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Hardy Diagnostics Newsletter

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Update, September 2009



Click here to view the Hardy
products available to assist you in the diagnosis and control of the 2009
H1N1 Influenza.

Click here to learn more about
the N95 face mask pictured above.

Rapid Tests


Click here for more
information on Quidel’s Rapid Influenza A+B TEst Kit.

Click here to examine the
results of a recent study that showed Quidel’s kit to have the highest
sensitivity of those tested.

Click here to receive more information and a
price quote rapid test kits.



Click here for information on
specimen collection and transport for the flu.

Click here to obtain samples or a price quote
for specimen transports.

CVM Transport

Current Stats on Deaths due to the Flu


Click here
to view a map
of the incidence of 2009 H1N1 Influenza in your home state.

Click here to learn more about
how to control the spread of the infection.

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12 things
you should know about the flu…

Flu Facts

1. The flu virus is extremely fragile and will remain
viable for only minutes when exposed to air. However, it can remain
viable for 2 to 8 hours if protected from air exposure by materials
such as respiratory secretions, which can be deposited on environmental
surfaces by infected persons. (ref: CDPH Health Alert)

2. Approximately one in every 100,000 swine flu
vaccinations in 1976 resulted in Gullain-Barre Syndrome, an autoimmune
disease affecting the nerve cells, which can result on paralysis. (ref. CDC, Questions and answers
on GBS)

3. The multi-dose seasonal and 2009 H1N1 Influenza
injectable vaccine will contain the thimerasol, a mercury based
preservative. The intra-nasal version of the vaccine will not. (ref: CDC, General questions and
answers on thimerasol).

4. Treatment with oseltamivir (Tamiflu) or zanamivir
(Relenza) is recommended for all persons with suspected or confirmed
influenza requiring hospitalization. (ref: CDC, Treatment

5. The 2009 H1N1 influenza viral genome is made up of
genes from pigs, birds, and humans, the combination of which has not
been seen before, thus resulting in low immunity amongst the general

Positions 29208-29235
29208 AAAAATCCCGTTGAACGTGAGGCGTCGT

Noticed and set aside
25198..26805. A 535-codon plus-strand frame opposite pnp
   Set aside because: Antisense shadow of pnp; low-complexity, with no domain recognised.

6. One thing that appears to be different from seasonal
influenza is that adults older than 64 years do not yet appear to be at
increased risk of 2009 H1N1-related complications thus far. CDC
laboratory studies have shown that no children and very few adults
younger than 60 years old have existing antibody to 2009 H1N1 flu
virus; however, about one-third of adults older than 60 may have
antibodies against this virus. (ref: CDC, 2009 H1N1 Flu)

7. On the average, every year 36,000 Americans die from the seasonal flu. Over 90% of these
deaths occur in persons over the age of 65. (ref: CDC, 2009 H1N1 Flu)

8. As of September 4th, there have been 583 deaths due to 2009 N1N1
Influenza. (ref: USA Today Health)

9. On the average, people infected with seasonal and
2009 H1N1 flu shed virus and may be able to infect others from 1 day before
getting sick to 5 to 7 days after. The CDC recommends that infected
persons stay home for 24 hours after the fever is gone. (ref: CDC, 2009 H1N1 Flu)

10. Real-Time PCR testing is recommended for
hospitalized patients. However, for community testing, a recent study
by the CDC reports that the Quidel Rapid Influenza test kit had the highest sensitivity (69%) of those tested. The overall
sensitivity for the season flu for the Quidel kit was 80%. (ref: CDC, Rapid test kits for

11. Only N95 or higher rated face masks are recommended
by the CDC. They are not recommended for use in low-risk non-health
care settings. (ref: CDC, Recommendations for

12. Of all subtyped Influenza A cases reported last
week, 99% were 2009 H1N1 Influenza. (ref: CDC, FluView)

Flu virus